Yorkshire Wind Orchestra

Previous Events

Review: "A Night at the Movies"

8th May 2016

Bingley Flood Relief concert

Yorkshire Wind Orchestra gave a charity concert Sunday May 8 at Beckfoot School in aid of Bingley Flood Relief. We were promised 'A Night At The Movies' and were treated to a feast of incidental and title themes of no less than twenty films. The greatest composers of film music were represented including John Williams and, the sadly late, James Horner.

Included in this one hundred minutes of celebration were the big franchises Harry Potter, Star Wars, James Bond and Pirates of the Caribbean and single, much-loved one-offs such as Frozen, Magnificent 7 and Apollo 13. The arrangements were chosen well, all the iconic motifs were heard in suitable instrumentation so no disappointment there.

The venue could have posed many acoustic problems being a sports hall with high ceilings and little furnishings. However, with tiered padded seating and over 200 people inside and some useful fabric hangings the sound was warm and clear.

This wonderful orchestra never fails to entertain and impress with their versatility and musicianship. Keiron Anderson directs his musicians with sensitivity and vigour and they respond in kind. It is impossible and divisive to single out any one section or musician for special mention but I do hope someone bought the kit player a pint afterwards!

Review by Catherine Cook

Yorkshire Wind Orchestra Flying High

18th August 2013

On Sunday 18th August 2013, as part of the Feva Festival in Knaresborough, the YWO gave a concert of music around the theme of flight, space and the cosmos. Their usual Musical Director, Keiron Anderson, conducted and compered, with his customary dry wit.

The music was all played with great passion and vigour, and with a high level of technical skill from the various sections of the orchestra. A novelty was that their expanded flute ensemble also did two slots, both of music by Keiron Anderson.

The music was a mixture of well-known and "never heard it before". First up was Jupiter from Holst's Planet Suite. This was thrilling, and is obviously a tour de force, requiring great virtuosity to play like this. Set against this was Dawn Flight by Philip Wilby, who grew up in Leeds and taught at Leeds University. This was in striking contrast to Jupiter, with fascinating and novel sounds produced from top to bottom of the aural picture. There was a real sense of journey in this piece, mirroring the take-off, flight and landing of an old bi-plane.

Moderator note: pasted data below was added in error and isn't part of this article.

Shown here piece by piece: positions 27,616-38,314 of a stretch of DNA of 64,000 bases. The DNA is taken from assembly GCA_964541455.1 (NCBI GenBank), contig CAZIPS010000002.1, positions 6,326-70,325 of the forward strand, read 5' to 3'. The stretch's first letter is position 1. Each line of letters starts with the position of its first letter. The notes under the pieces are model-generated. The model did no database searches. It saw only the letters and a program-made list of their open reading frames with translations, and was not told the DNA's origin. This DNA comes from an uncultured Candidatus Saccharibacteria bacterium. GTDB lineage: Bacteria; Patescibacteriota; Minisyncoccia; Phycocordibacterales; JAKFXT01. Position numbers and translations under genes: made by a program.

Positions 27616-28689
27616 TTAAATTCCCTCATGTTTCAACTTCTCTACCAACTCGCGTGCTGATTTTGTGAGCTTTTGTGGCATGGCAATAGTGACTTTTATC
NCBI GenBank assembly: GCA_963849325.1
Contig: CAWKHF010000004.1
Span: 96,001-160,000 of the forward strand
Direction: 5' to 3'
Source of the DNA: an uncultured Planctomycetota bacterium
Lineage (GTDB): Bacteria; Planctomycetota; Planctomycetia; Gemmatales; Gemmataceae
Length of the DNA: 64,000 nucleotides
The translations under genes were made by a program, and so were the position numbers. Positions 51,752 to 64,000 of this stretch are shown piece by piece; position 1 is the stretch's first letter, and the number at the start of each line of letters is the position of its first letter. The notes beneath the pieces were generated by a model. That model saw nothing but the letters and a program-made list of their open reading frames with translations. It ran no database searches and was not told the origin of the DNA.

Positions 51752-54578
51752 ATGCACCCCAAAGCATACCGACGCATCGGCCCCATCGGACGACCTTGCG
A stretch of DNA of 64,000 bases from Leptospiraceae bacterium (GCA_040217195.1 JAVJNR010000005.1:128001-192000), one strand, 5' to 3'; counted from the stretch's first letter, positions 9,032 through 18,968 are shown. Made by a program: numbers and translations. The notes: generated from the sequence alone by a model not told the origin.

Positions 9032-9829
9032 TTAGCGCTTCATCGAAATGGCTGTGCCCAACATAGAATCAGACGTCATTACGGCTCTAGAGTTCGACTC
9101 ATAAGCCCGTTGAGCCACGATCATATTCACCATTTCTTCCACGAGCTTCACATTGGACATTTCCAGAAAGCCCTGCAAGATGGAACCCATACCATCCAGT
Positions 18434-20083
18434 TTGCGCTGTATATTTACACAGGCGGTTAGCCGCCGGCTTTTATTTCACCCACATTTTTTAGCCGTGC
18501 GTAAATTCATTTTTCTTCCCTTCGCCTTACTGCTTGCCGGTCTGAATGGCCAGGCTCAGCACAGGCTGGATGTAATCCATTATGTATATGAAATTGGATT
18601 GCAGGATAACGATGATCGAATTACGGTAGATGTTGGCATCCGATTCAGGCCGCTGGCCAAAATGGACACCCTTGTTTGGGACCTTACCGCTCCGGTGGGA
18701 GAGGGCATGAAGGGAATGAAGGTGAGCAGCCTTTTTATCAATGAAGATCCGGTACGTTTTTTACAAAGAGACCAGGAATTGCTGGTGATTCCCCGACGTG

Sea of Tranquillity for flute ensemble came next. Now this required great concentration from the listeners to appreciate the subtle musical figure running through the piece. Happily the programme note helped us out here. Weird and wonderful was the fact that we had, alongside "normal" flutes, alto, contra-alto, bass and, rarity-of-rarities, a contrabass flute, which resembled a quaint drainage system! The sound from the group, however, was really beautiful, refined and warm.

Before the Star Wars Saga of John Williams, a pot-pourri of themes from the films, and played with great energy and tenderness, as required, was Nightfall by Lenny Sayers. Mr Sayers was in the audience, apparently a former member of the YWO. This must have added a certain frisson, as the players were clearly concentrating like mad to convey the message of this very exacting piece. Once more we had unfamiliar textures to contemplate, but there was a satisfying and rewarding feel to the piece.

Quite a first half, I thought! Very enjoyable in lots of different ways.

Walton's famous Spitfire Prelude began the second half with lively precision. The oddest piece on the programme followed. Sun Paints Rainbows on the Vast Waves by David Bedford required a monster percussion input, playing tuned and untuned percussion, including water-filled wine bottles! The orchestra produced sounds from the quietest whisper to block chords of ear-threatening loudness. We had aural pictures of rough seas and light patterns shining through the stormy waves. It was all rather strange, but exciting, and was, again, played with a sense of security and skill not found in inferior ensembles, who would not have been able to play the piece, frankly.

Keiron Anderson's Andromeda, for flutes, was a fascinating piece to follow. The sounds produced were very dreamy and esoteric, vigorous and precise. This was a really lovely piece, and was well appreciated by the large audience. The performance appeared to be flawless. I really enjoyed this piece very much.

The concert ended with music from the film E.T. by John Williams. This was a very demanding work to end the programme, but every section shone as their individual contributions added to the total effect. The last few bars were thrilling, bringing the concert to a magnificent close.

Altogether, a really enjoyable concert, in a fine venue, very much appreciated by the wide-age-range audience.

Review by Janet Bellamy

Spring is sprung!

1st May 2013

Spring concert in Ilkley